In March, I commented on DIG after the full year results were issued (here’s the link). At the time I was a little concerned regarding the dip in revenue reserves and also the meagre CAGR for dividend growth rates over recent years.

They have today issued interim results for the half year to 31st July (link via Investegate). Share price total return (incl. dividends) increased 13.7% compared to the benchmark FTSE All Share Index increase of 8.9%.

Income from dividends has increased by 10%, boosted by a one-off special from Sage. Nearly 25% of dividends were provided by overseas listed holdings. Revenue reserves have been boosted from £19.9m to £23.2m (+16.5%) which should help with future dividend growth.

The chairman‘s statement concluded “We are comfortable that our existing holdings, are in good shape operationally, possess sound balance sheets and strong management teams and are well placed to weather difficult conditions. Recent crises have certainly taught us that uncertainty is the friend of the long term investor and we will continue to look closely for any potential opportunities that may be thrown up by events. In the meantime your Company is well placed to continue to grow its distributions to shareholders.”

The trust has recently moved to quarterly payments and expects the full year payment to be 3% ahead of the previous year. I have 11.1p pencilled in for the full year which would provide a current yield of around 4.1%.

Top ten holdings are all from the FTSE 100

GlaxoSmithKline 5.2%
Vodafone Group 5.1
Centrica                      5.0
Royal Dutch Shell 4.8
HSBC Holdings 4.5
Br. American Tobacco 4.1
Prudential Corporation 3.5
Unilever                      3.4
Pearson                     3.3
Tesco 3.3

Total                     42.2%

More on this following full year results next March.

Monday, 16 September 2013

City of London Trust - Full Year Results

City of London, like Murray Income, is another of my steady, predictable, middle-of-the-road income trusts. It is one of the older investment trusts incorporated in 1891. For the past 22 years it has been managed by Job Curtis. He is a value investor who counts Warren Buffett as his investment hero.

City have just announced full year results for the year to 30th June 2013. Net assets total return has increased by 23.8% over the year compared to the FTSE All Share benchmark of 17.9%. Dividends have increased by 4.1% from 13.74p to currently 14.3p giving a yield of 3.9%. Companies in City of London's portfolio on average increased their dividends by 6.2% (excluding special dividends).  The dividend has been increased for the 47th consecutive year.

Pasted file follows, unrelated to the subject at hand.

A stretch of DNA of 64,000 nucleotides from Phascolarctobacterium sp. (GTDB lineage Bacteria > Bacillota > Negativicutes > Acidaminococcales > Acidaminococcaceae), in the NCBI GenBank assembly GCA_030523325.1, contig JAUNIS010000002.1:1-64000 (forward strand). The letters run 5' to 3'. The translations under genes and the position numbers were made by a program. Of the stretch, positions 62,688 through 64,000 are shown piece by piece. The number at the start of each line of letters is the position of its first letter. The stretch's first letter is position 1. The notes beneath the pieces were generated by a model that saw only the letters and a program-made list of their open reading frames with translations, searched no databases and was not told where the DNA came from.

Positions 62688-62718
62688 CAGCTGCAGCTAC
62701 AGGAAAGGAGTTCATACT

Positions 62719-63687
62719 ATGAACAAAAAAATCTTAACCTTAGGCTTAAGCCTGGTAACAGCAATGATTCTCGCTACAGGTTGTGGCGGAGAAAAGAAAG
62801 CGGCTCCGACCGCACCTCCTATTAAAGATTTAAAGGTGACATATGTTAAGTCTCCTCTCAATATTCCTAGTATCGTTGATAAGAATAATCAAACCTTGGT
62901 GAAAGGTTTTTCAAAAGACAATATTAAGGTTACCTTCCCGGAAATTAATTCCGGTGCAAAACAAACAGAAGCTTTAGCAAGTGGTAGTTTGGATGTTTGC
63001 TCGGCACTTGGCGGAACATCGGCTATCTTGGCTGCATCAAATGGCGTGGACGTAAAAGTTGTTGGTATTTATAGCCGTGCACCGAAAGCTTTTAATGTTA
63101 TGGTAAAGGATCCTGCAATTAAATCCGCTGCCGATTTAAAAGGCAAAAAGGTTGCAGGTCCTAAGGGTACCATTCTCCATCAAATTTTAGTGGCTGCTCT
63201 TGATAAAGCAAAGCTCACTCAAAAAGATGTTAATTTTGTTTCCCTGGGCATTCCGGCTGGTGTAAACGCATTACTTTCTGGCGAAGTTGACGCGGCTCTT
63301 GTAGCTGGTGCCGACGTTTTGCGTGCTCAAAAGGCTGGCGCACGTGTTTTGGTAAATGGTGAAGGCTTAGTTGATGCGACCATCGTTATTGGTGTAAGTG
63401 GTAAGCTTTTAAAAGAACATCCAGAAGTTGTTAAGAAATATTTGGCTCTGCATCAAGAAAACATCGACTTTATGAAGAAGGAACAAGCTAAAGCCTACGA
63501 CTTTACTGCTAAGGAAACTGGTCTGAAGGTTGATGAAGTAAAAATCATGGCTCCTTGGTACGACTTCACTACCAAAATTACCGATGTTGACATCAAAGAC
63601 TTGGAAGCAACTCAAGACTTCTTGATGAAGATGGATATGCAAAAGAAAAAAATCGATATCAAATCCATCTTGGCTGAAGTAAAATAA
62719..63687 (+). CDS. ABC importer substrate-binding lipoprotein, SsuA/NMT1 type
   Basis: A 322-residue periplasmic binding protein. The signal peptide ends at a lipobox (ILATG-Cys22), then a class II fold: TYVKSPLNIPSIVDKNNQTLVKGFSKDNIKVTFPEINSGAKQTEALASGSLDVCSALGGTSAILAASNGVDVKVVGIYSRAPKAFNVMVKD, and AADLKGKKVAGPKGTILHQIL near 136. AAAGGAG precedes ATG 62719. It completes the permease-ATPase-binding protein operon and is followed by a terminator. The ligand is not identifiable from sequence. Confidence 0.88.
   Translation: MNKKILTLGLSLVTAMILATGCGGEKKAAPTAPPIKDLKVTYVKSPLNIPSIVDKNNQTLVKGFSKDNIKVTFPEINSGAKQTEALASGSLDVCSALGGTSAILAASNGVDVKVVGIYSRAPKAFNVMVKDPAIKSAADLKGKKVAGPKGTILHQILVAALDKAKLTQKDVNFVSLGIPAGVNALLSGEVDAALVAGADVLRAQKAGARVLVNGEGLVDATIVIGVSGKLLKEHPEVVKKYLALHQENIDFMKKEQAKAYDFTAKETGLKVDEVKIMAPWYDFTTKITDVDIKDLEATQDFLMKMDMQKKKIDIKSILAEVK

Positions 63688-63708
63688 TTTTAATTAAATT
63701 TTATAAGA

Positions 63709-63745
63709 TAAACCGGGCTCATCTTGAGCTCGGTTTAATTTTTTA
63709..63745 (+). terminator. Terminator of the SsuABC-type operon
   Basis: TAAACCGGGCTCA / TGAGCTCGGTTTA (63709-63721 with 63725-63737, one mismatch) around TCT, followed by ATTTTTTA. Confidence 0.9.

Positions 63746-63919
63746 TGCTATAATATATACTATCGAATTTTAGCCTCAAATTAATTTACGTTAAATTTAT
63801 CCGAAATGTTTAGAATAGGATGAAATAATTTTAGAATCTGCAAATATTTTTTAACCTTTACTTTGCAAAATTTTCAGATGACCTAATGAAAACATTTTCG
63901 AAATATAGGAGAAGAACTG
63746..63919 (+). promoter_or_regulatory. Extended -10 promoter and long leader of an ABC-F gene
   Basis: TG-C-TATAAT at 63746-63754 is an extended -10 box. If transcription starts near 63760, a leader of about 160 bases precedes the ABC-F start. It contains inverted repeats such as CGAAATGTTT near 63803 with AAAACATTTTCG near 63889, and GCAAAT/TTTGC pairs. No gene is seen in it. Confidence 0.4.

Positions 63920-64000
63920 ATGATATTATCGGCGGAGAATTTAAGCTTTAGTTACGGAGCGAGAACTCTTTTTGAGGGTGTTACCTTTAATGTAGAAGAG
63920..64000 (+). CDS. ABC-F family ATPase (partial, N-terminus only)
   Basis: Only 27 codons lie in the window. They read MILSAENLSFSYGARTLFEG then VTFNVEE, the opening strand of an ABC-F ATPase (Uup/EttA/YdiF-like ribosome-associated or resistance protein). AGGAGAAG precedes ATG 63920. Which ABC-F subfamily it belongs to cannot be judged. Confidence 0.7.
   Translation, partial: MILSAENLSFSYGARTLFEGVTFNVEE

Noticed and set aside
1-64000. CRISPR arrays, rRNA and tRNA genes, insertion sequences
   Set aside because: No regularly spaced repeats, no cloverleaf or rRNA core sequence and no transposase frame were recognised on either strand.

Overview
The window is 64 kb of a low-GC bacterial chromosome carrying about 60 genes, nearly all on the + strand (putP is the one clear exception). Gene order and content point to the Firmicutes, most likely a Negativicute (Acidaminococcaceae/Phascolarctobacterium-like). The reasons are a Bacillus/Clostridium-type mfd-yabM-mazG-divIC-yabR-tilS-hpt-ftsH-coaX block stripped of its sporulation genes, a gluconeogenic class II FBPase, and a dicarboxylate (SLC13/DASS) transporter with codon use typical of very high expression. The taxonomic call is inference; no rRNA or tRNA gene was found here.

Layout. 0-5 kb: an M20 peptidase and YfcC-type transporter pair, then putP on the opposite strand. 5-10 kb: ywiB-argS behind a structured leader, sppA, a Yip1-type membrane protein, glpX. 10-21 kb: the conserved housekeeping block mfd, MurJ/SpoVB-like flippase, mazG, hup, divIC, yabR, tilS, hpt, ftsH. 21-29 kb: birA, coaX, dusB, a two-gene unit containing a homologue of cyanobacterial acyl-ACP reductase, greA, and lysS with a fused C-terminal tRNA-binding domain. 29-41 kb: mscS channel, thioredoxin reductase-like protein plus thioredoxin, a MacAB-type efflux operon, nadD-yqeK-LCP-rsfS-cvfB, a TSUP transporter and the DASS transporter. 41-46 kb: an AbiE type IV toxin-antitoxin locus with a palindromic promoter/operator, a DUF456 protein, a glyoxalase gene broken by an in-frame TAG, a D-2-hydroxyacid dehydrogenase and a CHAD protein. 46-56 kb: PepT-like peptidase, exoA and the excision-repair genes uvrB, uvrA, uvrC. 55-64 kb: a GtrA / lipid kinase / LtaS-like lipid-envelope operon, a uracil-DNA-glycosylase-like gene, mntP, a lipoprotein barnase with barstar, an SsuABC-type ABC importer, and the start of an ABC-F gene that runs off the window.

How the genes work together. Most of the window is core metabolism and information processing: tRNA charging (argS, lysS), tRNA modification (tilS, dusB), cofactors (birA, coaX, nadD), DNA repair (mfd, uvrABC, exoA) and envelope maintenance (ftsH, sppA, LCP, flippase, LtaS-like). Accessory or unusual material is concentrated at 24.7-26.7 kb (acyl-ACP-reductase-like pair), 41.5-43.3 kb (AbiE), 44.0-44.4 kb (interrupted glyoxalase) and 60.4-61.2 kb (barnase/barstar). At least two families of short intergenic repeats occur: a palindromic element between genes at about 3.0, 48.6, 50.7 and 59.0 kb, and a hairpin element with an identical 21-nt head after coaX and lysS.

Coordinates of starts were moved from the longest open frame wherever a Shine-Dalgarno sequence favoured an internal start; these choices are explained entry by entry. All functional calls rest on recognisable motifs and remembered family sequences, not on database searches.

3 yr comparison -v- FTSE All Share
Ongoing charge remains, at 0.44%, the lowest in the sector. The Board has reviewed the Company's management fee arrangements with a view to simplifying these and making the Company more attractive to a wider audience of retail investors. With effect from 1 July 2013 the performance fee element of the management fee arrangements has been removed.  The management fee will henceforth be 0.365% per annum of net assets, reducing to 0.35% on the balance of net assets above £1 billion. (City of London previously levied a performance fee if it outperformed its benchmark by 15% or more over a rolling three year period, capped to a maximum management fee of 0.65% of net assets.)

As a result, CTY will continue to have one of the lowest ongoing charges in the UK Growth and Income sector and is extremely competitive against other equity investment alternatives.

The portfolio performance benefited from underweight positions in the oil and mining sectors, allied with overweight position in industrial engineering - notably IMI which returned 54%. Other significant contributors were housebuilder Persimmon and holiday firm Tui Travel which both returned over 100%, Standard Life 60% and betting firm William Hill with 73%. Share selection accounted for 4.1% of out-performance over the FTSE and gearing a further 2.1%.